15So you have a tangible idea of what the workshop looked like, before I go on about the details, here’s a screen shot of one of the icommons pages…How did we introduce and implement this?Early in the summer, Dean McCartney wrote to all International students inviting them to apply to take the workshopOur plan was to accept all who applied, but we hoped this approach would increase the workshop’s value in the student’s mindsThe applications also gave us a chance to read applicant writingAll but two Int. student appliedOne month later when the course went live, approx. half of those who applied actually participatedTravel, unexpected summer plans, and family obligations were the primary reasons student provided for their change of plansLet’s move to the workshop itself
16Identify main characteristics of US academic writing Workshop GoalsIdentify main characteristics of US academic writingIdentify common types of writing assignments at HGSEUse APA formatting to cite sources/avoid plagiarismThe workshop encouraged students to work independently on on- and offline writing-related activitiesand participate collaboratively in conversations about writing via online discussion boards directed by HGSE doctoral student facilitators.Each virtual session concluded with a self-check for understanding.The goals of the workshop fall under three main categories:It aims to introduce students to the core tenets of US academic writing with key emphasis on clear argumentation, format, style and organizationIt introduces students to the most common types of writing assignments at HGSE (lit reviews, research papers, memos, etc.)Also addressed how faculty typically assess these assignmentsIt addressed using proper APA formatting to cite sources and avoid plagiarism.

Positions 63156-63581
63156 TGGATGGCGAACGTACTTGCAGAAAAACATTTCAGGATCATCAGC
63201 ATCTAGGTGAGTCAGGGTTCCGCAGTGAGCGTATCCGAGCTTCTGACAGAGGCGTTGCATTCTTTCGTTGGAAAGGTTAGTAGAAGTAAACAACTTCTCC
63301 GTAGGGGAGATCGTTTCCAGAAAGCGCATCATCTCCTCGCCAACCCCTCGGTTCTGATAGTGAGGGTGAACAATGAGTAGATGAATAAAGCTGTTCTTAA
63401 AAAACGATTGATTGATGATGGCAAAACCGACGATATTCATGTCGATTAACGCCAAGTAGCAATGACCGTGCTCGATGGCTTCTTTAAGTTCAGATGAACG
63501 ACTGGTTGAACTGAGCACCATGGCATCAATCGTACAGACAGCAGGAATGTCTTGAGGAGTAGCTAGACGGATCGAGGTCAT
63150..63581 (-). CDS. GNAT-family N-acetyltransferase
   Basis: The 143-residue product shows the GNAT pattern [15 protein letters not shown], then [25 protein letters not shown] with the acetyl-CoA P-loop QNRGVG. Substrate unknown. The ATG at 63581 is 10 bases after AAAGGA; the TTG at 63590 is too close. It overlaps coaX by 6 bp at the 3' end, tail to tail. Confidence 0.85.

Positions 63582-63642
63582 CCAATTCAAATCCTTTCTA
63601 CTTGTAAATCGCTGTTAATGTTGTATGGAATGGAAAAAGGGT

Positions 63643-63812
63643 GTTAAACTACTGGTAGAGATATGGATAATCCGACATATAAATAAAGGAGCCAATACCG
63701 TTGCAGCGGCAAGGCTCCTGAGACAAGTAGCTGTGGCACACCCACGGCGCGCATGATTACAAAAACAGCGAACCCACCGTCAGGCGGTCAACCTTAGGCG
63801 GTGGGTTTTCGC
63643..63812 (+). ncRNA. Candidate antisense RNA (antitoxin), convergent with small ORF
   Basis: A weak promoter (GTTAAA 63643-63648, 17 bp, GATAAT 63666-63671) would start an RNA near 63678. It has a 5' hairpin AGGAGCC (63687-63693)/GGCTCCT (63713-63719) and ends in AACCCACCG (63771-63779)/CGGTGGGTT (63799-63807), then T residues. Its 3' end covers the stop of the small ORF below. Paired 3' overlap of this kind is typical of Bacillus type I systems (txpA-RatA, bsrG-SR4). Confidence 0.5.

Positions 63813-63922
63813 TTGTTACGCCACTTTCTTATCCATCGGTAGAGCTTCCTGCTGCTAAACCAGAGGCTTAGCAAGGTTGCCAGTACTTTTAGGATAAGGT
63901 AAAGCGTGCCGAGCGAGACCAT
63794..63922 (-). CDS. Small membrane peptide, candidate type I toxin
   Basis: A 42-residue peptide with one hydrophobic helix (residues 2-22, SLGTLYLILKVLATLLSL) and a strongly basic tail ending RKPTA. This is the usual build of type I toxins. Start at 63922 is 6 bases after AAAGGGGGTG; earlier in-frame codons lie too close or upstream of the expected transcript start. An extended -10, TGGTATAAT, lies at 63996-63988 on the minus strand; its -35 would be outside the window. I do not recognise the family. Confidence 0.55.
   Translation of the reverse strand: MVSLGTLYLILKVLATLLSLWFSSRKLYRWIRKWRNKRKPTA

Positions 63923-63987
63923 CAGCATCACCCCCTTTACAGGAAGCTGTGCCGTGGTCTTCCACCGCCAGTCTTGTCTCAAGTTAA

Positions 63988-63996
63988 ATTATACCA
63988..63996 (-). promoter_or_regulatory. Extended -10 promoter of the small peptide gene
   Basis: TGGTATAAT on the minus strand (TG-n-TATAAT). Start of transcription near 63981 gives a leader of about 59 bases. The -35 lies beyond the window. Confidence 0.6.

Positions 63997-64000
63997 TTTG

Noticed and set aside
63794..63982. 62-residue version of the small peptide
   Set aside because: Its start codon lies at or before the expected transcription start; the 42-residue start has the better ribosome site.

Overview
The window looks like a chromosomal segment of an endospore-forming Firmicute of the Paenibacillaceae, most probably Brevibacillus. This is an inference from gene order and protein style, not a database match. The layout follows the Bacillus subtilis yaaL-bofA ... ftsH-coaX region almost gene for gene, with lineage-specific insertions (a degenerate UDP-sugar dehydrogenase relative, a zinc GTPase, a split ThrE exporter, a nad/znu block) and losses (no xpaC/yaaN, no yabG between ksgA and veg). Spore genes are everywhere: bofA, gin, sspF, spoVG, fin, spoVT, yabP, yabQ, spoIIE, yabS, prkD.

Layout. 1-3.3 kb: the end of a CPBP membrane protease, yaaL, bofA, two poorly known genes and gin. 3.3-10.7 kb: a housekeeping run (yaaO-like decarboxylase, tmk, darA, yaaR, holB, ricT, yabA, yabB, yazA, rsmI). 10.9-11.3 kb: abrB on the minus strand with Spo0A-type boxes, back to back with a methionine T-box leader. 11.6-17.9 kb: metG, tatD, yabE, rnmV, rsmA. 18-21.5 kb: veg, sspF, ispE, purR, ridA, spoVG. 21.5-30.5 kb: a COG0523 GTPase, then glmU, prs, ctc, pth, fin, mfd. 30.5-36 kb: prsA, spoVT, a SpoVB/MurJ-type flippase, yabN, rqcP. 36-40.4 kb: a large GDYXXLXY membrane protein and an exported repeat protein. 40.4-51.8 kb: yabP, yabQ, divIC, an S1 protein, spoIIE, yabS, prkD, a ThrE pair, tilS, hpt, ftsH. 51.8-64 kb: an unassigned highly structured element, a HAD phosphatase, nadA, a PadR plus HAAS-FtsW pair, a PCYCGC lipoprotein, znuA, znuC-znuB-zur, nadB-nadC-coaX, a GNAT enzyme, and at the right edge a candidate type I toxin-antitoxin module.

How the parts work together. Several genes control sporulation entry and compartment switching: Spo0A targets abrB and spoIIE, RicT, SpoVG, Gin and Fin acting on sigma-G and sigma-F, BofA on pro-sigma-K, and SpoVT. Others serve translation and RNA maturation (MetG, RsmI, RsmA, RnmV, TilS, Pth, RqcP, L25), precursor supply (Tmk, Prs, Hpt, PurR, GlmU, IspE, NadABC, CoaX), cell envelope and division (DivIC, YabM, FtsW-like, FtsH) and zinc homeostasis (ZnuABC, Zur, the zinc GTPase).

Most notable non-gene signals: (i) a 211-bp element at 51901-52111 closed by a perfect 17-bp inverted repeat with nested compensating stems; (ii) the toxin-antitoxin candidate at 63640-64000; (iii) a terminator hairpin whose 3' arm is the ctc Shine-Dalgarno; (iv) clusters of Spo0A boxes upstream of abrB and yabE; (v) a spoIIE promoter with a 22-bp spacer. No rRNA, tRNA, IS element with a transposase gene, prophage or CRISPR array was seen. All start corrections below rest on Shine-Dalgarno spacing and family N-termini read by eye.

17Asynchronous distance (discussion boards / email) Delivery RationaleFace-to-face on-campus and synchronous distance (web conferencing) not feasibleAsynchronous distance (discussion boards / )Web sites with which students could interact repeatedly during and after the workshopHow was the workshop delivered and why?Because of distance and the spanning of multiple time zones we could not offer on campus workshops nor could be offer synchronous web conferencingInstead we offered asynchronous distance options in the form of discussions boards andThree doctoral students facilitated WLE.their job was to ensure that participating students contributed to active online conversation, engaged in the workshop tasks, and provided overall support for students.The facilitators also reported back if they observed significant problems with a student’s English so that Academic Affairs/faculty could identify students in need of most help upon arrivalDiscussion boards were designed to offer students a way of communicating with each other and the facilitators in a safe and congenial wayAlso provided writing practice for studentsFinally, stand alone web sites were available for students to visit at any time (including after the workshop was complete) for continuous help (APA as example)